We all know that eating at home is healthier and cheaper than dining out, so we’ve compiled a short cheat sheet of guilt-free staples and better cooking hints. Everything here is crazy good for you, including the most antioxidant-packed spices, the best fruits and vegetables for fighting disease, even the healthiest bread crumbs, so start stocking up!
HERBS AND SPICES
Oregano: Contains up to 20 times the antioxidant levels of other herbs.
Paprika: Sprinkle on chicken before cooking for a zesty dose of vitamin C.
Red pepper flakes: Spice up a meal with metabolism-boosting capsaicin.
OILS AND VINEGARS
Balsamic vinegar: A sweeter, flavorful, low-calorie alternative to regular vinegar.
Olive oil: Use extra-virgin for salad dressings and bread dips and the regular variant for cooking.
Canola oil: Loaded with heart-healthy monounsaturated fatty acids, its mild taste makes it good for both cooking and baking.
Brown rice: Contains about six times as much fiber as its white counterpart.
Panko bread crumbs: That’s the term for those Japanese crumbs, which can give a faux fried crunch to oven-baked chicken.
Couscous: A great alternative to rice or pasta as it has less carbohydrates and calories.
SAUCES, MARINADES, AND SPREADS
Applesauce (natural): Aside from being a healthy side dish, it’s also a great substitute for fat in baking: simply replace half the oil in a recipe with applesauce.
Hummus: A fantastic source of protein and fiber.
Salsa: It’s your vegetables in disguise!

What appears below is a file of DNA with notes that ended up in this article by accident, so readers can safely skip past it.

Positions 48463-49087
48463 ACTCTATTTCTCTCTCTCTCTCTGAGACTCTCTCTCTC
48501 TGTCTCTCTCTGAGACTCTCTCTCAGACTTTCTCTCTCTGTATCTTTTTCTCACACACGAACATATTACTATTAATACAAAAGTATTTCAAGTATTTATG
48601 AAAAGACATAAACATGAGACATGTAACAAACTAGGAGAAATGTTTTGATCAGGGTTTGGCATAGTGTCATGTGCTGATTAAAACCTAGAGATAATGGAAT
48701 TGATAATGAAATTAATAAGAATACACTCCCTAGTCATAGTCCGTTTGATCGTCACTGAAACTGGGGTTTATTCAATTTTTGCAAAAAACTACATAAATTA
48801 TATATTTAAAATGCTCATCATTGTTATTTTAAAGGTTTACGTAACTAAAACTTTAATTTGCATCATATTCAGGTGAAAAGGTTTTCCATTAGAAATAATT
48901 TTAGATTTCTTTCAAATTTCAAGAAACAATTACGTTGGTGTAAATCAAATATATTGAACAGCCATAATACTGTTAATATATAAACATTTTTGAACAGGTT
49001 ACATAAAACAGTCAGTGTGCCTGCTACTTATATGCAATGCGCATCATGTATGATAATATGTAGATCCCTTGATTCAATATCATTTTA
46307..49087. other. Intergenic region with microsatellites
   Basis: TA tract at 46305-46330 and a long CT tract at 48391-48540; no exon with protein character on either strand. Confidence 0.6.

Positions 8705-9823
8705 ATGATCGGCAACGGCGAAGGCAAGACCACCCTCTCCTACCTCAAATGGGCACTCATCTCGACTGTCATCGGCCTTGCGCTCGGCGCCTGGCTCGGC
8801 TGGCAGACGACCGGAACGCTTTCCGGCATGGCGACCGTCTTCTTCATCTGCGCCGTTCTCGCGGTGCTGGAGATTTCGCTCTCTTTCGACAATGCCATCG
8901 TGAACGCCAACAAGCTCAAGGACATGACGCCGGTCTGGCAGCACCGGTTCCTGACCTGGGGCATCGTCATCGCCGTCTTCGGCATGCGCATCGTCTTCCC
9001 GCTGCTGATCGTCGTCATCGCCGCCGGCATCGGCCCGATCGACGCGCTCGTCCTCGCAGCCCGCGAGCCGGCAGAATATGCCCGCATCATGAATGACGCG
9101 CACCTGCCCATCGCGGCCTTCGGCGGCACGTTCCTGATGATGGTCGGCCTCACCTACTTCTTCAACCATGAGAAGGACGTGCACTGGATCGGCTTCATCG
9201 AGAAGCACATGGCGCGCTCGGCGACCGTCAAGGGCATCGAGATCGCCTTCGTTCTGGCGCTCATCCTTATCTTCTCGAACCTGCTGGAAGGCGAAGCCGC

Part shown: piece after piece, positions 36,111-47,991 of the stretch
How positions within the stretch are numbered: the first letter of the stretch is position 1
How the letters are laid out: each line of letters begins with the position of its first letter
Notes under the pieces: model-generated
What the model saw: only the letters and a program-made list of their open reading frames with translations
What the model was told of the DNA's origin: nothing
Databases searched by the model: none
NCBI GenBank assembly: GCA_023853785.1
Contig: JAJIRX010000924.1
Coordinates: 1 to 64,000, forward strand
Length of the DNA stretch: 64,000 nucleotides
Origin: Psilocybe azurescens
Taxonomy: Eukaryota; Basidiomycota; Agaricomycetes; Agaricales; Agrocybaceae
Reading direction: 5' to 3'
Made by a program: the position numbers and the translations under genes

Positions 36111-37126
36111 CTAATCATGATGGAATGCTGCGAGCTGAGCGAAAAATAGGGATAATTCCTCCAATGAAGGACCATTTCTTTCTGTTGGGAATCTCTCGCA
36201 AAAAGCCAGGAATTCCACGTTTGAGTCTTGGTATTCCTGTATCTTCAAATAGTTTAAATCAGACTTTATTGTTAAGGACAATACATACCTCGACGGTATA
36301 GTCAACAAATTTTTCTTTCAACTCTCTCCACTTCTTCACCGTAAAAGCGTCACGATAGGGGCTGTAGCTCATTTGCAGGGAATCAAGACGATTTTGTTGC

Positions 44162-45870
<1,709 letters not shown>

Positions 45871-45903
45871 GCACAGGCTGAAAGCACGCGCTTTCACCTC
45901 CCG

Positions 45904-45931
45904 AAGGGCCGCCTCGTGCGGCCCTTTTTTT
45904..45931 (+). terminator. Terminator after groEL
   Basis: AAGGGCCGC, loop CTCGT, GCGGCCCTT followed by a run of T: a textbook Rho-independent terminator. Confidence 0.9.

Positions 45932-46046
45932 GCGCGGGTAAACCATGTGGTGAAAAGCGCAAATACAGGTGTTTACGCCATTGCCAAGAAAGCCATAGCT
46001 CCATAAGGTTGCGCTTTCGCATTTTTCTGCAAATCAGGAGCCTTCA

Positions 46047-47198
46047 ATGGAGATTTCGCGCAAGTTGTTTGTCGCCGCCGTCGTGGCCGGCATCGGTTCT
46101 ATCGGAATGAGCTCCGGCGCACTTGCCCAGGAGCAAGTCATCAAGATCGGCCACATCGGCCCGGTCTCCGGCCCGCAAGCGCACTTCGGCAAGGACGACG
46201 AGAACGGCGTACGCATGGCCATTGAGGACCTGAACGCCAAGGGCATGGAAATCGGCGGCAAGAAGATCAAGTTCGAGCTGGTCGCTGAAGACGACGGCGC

Crab meat: Very low in calories. Mix itwith bread crumbs for a fast crab cake.
Salmon: An omega-3 powerhouse, ready to be eaten for salads or sandwiches.
Tuna (light, in water): Water-packed tuna has more omega-3 fatty acids than its oil-packed counterpart.
Bean and vegetable soups (canned or boxed): These are great for dinner on the fly. You can also try low-fat cream soups as a sauce for chicken and rice.
Beef, chicken, and vegetable broth/stock: Use this in place of water to add flavor to rice.
NUTS AND NUT BUTTERS
Almond butter: This is a tasty alternative to peanut butter.
Sunflower seeds: Vitamin E–rich; it adds crunch to salads, soups, and cereals.
Walnuts: Crush a few and throw them into salads, yogurt, and cereal.
Stock up on fresh and/or dried apples, mangoes, bananas, citrus fruits, grapes, and raisins. Toss into salads or plain yogurt, or snack on them straight up.
For preserves, get canned or jarred Mandarin oranges, peaches, and pineapples. Try to avoid fruits packed in syrup.
Get canned or jarred artichokes, corn, garlic (this will last longer than the fresh alternative), black or green olives, and whole or diced tomatoes.
Buy fresh beets, celery, onions, potatoes, shallots (sibuyas Tagalog), and sweet potatoes, as these keep well for long periods.
Canned black or white cannellini, pinto, and red beans; chickpeas (garbanzos); and lentils are excellent sources of protein and fiber. Rinse them off to reduce their sodium content, then wrap in whole-wheat tortillas or add to salads, soups, and pasta dishes.
(First published as " Inside a Healthy Pantry " in the "Eat Smart” section of Women's Health Philippines' January-February 2010 issue. Photo by Pete Reed via Flickr Creative Commons. Adapted for use in Female Network.)
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